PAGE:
Next week Congress will reconvene and feel the pressure to “do something” about guns and gun violence. Some Democratic presidential candidates have proposed a number of federal gun policies. They range from implementing a mandatory government buy-back program to requiring every American to obtain a federal license to purchase a firearm. Some call for banning “assault weapons” and most call for universal background checks.
The members of Congress promoting these various federal gun policies cite a number of polls that document public frustration with shootings and congressional inaction. But they might also want to look deeper into these polls to understand what American voters really would feel are appropriate policies.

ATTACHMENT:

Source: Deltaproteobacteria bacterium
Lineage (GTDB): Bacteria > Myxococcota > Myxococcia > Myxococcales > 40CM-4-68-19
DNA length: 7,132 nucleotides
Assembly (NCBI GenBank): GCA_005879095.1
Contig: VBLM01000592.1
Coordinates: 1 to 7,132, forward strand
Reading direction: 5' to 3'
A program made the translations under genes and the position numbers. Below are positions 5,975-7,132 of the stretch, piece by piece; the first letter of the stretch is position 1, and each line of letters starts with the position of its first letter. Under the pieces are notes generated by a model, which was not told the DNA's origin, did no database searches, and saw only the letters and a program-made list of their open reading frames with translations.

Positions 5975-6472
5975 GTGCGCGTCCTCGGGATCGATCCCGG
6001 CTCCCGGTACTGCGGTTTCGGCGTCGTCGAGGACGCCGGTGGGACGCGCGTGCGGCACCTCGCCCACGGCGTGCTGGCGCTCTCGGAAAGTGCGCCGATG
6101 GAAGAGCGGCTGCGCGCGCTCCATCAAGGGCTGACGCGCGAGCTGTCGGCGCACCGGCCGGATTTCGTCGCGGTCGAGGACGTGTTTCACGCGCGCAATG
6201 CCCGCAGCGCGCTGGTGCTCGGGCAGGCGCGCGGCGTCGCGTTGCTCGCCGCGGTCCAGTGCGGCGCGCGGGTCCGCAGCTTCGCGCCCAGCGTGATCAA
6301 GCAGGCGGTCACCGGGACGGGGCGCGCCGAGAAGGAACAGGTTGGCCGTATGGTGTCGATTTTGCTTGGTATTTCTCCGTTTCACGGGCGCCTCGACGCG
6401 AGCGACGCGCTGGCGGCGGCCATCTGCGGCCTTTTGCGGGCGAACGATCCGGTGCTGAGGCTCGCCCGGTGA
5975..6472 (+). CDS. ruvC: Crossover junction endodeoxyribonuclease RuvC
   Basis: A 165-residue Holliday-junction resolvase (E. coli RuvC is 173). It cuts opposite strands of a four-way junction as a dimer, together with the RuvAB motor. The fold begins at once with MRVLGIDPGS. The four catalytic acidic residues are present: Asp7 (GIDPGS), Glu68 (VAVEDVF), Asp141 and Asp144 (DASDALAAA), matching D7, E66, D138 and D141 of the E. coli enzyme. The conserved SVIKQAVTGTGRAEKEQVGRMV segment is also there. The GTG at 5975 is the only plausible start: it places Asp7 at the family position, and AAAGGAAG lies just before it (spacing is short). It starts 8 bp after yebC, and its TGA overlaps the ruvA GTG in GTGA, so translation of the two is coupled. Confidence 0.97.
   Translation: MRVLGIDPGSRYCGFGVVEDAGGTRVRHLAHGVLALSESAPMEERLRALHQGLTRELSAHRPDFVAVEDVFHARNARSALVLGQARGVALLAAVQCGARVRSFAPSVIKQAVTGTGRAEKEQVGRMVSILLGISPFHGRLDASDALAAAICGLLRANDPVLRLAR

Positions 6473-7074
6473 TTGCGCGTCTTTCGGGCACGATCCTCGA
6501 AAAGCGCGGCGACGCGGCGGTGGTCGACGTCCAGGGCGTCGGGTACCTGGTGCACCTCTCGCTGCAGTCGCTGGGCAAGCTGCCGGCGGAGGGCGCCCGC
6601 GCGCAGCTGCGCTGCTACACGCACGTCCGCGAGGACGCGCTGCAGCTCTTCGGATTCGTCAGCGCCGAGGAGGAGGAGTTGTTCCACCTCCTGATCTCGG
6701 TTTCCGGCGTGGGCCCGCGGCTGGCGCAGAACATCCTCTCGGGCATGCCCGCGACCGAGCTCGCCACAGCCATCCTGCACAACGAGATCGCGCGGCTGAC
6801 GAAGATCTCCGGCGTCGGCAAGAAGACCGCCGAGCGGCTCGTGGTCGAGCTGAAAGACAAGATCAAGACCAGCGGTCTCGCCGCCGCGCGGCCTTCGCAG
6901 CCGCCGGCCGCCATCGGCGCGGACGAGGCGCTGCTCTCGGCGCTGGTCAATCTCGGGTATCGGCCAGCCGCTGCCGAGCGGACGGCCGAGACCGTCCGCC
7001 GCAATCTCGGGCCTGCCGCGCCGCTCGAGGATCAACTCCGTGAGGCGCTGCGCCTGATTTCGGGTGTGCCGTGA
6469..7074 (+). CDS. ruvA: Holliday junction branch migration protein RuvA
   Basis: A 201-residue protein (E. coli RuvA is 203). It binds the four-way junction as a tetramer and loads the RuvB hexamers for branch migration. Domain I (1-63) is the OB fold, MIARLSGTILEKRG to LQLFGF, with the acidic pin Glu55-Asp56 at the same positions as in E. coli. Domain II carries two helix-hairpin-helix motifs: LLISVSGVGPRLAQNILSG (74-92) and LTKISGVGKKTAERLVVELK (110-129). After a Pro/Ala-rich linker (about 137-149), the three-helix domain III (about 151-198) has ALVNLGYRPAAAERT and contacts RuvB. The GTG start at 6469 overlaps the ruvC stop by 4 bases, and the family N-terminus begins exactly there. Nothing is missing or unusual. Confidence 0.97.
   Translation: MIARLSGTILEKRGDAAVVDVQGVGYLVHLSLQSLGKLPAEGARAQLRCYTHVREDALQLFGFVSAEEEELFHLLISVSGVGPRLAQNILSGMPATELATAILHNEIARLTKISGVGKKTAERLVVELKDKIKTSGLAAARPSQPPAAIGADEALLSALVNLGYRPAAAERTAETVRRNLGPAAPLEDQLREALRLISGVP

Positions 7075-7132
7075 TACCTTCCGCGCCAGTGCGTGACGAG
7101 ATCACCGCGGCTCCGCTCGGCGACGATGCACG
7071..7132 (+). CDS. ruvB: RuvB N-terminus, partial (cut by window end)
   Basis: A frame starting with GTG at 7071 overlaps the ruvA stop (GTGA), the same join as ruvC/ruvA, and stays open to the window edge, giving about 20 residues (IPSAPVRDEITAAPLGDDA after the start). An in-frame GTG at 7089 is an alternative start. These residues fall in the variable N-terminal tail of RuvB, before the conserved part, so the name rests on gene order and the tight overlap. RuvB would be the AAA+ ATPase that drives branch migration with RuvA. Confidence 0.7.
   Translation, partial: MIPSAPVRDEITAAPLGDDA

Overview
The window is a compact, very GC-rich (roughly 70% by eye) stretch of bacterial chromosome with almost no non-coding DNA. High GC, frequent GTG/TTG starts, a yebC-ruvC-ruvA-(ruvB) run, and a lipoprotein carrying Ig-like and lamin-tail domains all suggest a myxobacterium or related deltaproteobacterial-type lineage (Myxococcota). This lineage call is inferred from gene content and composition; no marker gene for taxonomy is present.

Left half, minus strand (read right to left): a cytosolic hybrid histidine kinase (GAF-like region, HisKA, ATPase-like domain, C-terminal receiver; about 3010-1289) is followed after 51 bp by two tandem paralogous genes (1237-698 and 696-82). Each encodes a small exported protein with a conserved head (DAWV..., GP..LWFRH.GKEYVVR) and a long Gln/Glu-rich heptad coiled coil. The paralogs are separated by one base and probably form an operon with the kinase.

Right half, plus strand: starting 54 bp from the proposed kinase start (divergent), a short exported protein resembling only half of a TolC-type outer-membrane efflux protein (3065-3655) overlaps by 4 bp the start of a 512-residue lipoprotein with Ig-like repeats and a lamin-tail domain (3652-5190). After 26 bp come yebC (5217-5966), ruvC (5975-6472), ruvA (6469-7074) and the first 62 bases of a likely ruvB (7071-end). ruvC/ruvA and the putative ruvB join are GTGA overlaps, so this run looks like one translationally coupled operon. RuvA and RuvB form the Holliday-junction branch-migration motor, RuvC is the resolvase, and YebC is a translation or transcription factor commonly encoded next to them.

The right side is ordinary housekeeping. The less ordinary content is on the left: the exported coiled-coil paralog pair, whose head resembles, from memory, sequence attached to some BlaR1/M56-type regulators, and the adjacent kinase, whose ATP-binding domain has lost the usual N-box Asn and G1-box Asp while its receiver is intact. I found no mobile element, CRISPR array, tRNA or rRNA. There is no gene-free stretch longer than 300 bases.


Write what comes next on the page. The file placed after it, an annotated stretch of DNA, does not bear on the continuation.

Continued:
Sometimes Americans tell pollsters they want congressional action but aren’t really ready to pay for it. You might remember my commentary last month on climate change. Americans said they wanted Congress to address this environmental issue, but a majority said they were only willing to spend a dollar a month on the issue.
A Pew Research Center study on the demographics of gun ownership found that nearly a majority (42%) of American adults live in a household with a firearm. That percentage (58%) is even higher for rural Americans. Many of them live in the swing states (Michigan, Ohio, Pennsylvania, Wisconsin) that Hillary Clinton lost in 2016. Nearly three-quarters of Americans who own guns said they “can’t see themselves not owning one.”
Most proponents of universal background checks argue that this would require a national gun registry. That would be the only way the government could determine if a transaction was made in compliance. How many of those Americans I just mentioned who live in a household with a firearm would feel comfortable having their firearms registered with the federal government?
Americans may be calling for congressional action, but I suspect some members of Congress and various candidates have misread what voters would find acceptable.